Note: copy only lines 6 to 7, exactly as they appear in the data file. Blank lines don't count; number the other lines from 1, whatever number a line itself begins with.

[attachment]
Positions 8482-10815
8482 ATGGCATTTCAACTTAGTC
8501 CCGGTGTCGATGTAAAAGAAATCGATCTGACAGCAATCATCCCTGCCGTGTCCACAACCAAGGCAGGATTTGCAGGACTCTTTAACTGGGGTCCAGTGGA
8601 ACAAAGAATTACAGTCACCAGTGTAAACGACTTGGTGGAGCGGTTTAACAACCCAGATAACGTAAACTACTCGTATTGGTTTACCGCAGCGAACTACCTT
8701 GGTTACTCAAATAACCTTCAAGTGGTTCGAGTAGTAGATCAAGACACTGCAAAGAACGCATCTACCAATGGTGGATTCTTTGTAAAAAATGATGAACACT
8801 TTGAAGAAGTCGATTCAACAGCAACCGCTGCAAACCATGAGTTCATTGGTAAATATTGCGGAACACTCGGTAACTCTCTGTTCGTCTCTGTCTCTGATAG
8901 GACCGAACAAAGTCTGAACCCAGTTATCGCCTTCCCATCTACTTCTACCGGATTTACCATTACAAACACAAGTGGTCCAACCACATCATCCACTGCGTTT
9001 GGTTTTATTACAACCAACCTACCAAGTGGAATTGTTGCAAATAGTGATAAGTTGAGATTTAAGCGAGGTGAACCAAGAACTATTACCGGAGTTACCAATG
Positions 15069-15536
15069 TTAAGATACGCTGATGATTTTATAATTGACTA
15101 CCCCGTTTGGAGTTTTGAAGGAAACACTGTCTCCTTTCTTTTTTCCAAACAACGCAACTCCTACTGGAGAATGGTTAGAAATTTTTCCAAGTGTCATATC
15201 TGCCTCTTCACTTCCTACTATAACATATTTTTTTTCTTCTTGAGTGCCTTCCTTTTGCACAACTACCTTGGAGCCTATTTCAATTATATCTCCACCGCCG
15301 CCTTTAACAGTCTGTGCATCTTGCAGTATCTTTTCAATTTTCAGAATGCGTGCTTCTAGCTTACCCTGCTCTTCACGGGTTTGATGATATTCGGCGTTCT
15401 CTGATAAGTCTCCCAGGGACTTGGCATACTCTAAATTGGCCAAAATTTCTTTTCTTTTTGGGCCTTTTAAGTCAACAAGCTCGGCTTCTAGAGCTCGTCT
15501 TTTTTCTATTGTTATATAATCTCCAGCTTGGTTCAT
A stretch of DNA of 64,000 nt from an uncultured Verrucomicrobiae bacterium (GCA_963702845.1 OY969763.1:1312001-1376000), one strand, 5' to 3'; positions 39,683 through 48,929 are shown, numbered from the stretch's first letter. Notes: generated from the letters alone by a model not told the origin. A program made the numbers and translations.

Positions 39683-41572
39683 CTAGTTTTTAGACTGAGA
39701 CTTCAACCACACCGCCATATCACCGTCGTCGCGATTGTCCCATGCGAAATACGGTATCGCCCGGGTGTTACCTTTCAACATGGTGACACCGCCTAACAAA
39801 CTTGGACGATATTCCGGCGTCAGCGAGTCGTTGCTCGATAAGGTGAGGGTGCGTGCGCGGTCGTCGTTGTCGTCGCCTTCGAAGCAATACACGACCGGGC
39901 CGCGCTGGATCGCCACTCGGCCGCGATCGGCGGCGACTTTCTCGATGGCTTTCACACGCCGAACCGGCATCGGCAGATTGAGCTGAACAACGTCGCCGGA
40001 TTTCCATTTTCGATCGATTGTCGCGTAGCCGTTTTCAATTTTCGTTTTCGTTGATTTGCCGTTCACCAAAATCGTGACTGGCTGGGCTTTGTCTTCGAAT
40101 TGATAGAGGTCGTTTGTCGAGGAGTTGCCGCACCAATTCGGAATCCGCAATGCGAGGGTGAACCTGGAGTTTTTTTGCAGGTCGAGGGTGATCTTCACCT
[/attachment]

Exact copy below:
8801 TTGAAGAAGTCGATTCAACAGCAACCGCTGCAAACCATGAGTTCATTGGTAAATATTGCGGAACACTCGGTAACTCTCTGTTCGTCTCTGTCTCTGATAG
8901 GACCGAACAAAGTCTGAACCCAGTTATCGCCTTCCCATCTACTTCTACCGGATTTACCATTACAAACACAAGTGGTCCAACCACATCATCCACTGCGTTT